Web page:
Site NameNicholson River, Bowgan (2)
This massacre is part of a group of massacres
Aboriginal Place NameNudjabarra
Language GroupGarawa, Yanuwa
Present State/TerritoryNT
Colony/State/Territory at the timeSA
Police DistrictBorroloola
Latitude-17.97
Longitude137.16
DateBetween 30 Jan 1892 and 9 Dec 1896
Attack TimeDay
VictimsAboriginal People
Victim DescriptionsWarrior(s)
Victims Killed30
Victims Killed NotesMore than 30 men, women and children.
AttackersColonisers
Attacker DescriptionsStockmen/Drover(s)
Attackers Killed0
Attackers Killed NotesGeorge Clarke (station hand), Charles Deloitte (cook), Thomas Augustus Perry (station owner/manager). Clarke and Deloitte murdered 30/01/1892. Perry murdered 09/12/1897.
TransportHorse
MotiveReprisal
Weapons UsedFirearm(s), Rifle(s), Tomahawk(s), Spear(s)
NarrativeSee also Corella Creek massacre. The Aboriginal attackers were station workers. The colonists, led by Tom Perry, were pastoralists/station workers (there is no mention of police involvement although they were informed of the murders and Inspector Foelsche ordered Lance Corporal Power at Borroloola to investigate a media report of settler reprisals.) The station workers were Walter and Monkey Boy, and 'Peter' who was a massacre survivor, stolen by Tom Perry and ill-treated until Peter was old enough to kill him. Walter was killed in the 1892 massacre. Monkey Boy escaped and died of natural causes. Gaunt, in the Northern Standard of 19 February 1932, (p 3) described this massacre as 'one of the largest, if not the largest, in the history of the Northern Territory' and said that 'dozens' of Aboriginal people were killed, including 'bucks, lubras and picanninies'. The first attack was at Corella Creek; the second was at Fish Creek at the head of the Nicholson River. Read & Read (1991, pp, 26-28) put the date at 1910-1920 from their oral histories, but media reports put the murders of Clarke and Deloitte at 30 January 1892. Perry's death on 9 December 1897 marked the end of the episode, except that Peter served 10 years in Fannie Bay Gaol for it. Aborginal oral histories record: ‘All the old ladies couldn’t run fast enough. Well, those few ladies, mother of this mob …So they shottem, shot all these old ladies. Shottem. (and burnt them)’ (Read & Read, 1991, pp 26-28). The matter is not mentioned in the Government Resident's Report to the Parliament of South Australia for 1892.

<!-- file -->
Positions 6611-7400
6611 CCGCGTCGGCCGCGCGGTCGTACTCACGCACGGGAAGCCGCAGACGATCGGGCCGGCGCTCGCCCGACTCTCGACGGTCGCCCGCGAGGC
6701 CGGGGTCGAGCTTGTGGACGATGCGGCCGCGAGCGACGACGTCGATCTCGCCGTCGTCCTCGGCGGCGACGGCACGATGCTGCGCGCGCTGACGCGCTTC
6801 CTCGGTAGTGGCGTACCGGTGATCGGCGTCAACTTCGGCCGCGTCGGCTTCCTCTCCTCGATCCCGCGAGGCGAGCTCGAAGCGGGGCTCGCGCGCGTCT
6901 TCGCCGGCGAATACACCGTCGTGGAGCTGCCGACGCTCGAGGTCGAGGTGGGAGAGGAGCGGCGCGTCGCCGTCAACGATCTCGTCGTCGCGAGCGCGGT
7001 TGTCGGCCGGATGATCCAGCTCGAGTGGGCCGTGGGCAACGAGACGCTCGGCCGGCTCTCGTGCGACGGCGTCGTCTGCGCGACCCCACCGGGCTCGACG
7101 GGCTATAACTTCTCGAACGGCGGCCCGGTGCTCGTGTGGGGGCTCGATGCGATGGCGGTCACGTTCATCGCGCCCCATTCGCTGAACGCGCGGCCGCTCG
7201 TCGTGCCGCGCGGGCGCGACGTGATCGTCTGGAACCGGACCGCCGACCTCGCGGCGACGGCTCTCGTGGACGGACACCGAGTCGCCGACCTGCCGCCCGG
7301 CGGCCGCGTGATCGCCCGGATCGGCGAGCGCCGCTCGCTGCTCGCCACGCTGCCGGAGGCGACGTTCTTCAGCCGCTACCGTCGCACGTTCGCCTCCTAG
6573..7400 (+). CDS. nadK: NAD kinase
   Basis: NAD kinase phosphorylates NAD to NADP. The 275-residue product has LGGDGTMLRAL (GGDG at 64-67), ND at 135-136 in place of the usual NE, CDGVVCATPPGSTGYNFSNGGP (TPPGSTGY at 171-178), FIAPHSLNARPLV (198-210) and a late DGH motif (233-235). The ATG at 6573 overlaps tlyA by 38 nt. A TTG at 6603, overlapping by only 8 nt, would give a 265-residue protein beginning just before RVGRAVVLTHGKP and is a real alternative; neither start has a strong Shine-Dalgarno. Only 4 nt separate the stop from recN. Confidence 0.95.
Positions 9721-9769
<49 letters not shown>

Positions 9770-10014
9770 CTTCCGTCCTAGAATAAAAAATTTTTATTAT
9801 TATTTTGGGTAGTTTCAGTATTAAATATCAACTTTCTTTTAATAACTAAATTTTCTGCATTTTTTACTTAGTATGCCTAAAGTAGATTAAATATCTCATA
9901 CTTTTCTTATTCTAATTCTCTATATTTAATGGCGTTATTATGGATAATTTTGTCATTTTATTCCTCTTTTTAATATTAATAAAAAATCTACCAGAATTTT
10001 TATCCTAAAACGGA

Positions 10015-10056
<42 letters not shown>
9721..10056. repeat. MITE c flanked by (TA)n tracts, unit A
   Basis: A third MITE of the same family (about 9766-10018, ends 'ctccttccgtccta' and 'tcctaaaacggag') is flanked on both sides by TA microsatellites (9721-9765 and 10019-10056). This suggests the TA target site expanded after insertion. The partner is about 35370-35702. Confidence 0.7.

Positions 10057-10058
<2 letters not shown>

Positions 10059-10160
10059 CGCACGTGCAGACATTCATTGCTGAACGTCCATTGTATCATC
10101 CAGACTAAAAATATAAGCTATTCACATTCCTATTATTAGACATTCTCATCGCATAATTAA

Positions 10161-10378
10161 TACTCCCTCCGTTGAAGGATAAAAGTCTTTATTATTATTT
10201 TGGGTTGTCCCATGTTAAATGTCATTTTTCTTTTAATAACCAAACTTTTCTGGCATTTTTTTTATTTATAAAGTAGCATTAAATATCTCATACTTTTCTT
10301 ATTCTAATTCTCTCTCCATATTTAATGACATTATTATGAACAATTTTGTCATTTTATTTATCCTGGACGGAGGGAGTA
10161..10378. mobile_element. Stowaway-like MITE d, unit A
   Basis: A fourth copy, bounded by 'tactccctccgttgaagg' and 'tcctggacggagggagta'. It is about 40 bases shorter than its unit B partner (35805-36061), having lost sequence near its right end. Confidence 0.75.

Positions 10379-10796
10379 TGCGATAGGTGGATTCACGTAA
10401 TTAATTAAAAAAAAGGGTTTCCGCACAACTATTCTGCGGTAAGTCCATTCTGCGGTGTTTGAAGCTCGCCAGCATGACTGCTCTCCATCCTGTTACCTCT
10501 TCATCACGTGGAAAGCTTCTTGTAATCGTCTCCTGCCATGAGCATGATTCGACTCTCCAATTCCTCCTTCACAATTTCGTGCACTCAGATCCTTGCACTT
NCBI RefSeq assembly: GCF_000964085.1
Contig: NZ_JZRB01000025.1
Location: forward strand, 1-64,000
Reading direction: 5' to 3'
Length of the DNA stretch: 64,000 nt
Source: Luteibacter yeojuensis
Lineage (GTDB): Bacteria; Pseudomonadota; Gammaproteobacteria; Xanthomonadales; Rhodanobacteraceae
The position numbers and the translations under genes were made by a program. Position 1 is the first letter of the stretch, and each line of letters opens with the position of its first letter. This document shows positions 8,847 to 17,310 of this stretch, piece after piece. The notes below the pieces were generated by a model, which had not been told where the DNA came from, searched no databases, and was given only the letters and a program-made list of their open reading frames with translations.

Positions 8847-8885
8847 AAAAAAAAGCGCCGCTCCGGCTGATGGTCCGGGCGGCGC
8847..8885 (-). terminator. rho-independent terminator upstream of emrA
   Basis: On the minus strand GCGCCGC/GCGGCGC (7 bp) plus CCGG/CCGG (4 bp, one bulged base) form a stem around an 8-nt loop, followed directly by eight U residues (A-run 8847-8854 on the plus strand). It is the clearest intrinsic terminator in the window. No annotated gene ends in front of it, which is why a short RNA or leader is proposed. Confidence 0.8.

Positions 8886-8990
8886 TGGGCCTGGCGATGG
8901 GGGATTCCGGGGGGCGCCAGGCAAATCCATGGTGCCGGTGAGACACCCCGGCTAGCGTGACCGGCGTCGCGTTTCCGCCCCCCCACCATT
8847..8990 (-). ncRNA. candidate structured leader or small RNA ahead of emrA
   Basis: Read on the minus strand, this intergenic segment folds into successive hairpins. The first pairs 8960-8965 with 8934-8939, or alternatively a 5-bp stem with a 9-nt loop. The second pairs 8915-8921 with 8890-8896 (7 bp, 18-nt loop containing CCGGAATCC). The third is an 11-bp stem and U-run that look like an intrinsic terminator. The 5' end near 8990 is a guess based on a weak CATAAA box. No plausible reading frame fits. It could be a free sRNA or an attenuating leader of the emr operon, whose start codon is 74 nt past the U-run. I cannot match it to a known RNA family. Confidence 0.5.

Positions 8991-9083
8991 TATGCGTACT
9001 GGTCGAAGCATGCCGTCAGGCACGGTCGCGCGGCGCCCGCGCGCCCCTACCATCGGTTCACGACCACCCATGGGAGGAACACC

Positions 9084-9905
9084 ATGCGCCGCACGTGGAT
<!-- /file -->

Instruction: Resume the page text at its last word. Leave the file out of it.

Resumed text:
SourcesRead & Read 1991; GSNT Record 579; NTTG, March 4, 1892, p 3 ; NTTG, Mar 5, 1897, p 3 ; Gaunt Northern Standard,/i>, (Darwin) February 19, 1932 ; NTRS 2710/P1 Borroloola Police Day Book - Memo, Foelsche to MC Power - 12 March 1892; Morrison ; Ucko & Layton 1999, RAHC . (Sources PDF)
Corroboration Rating***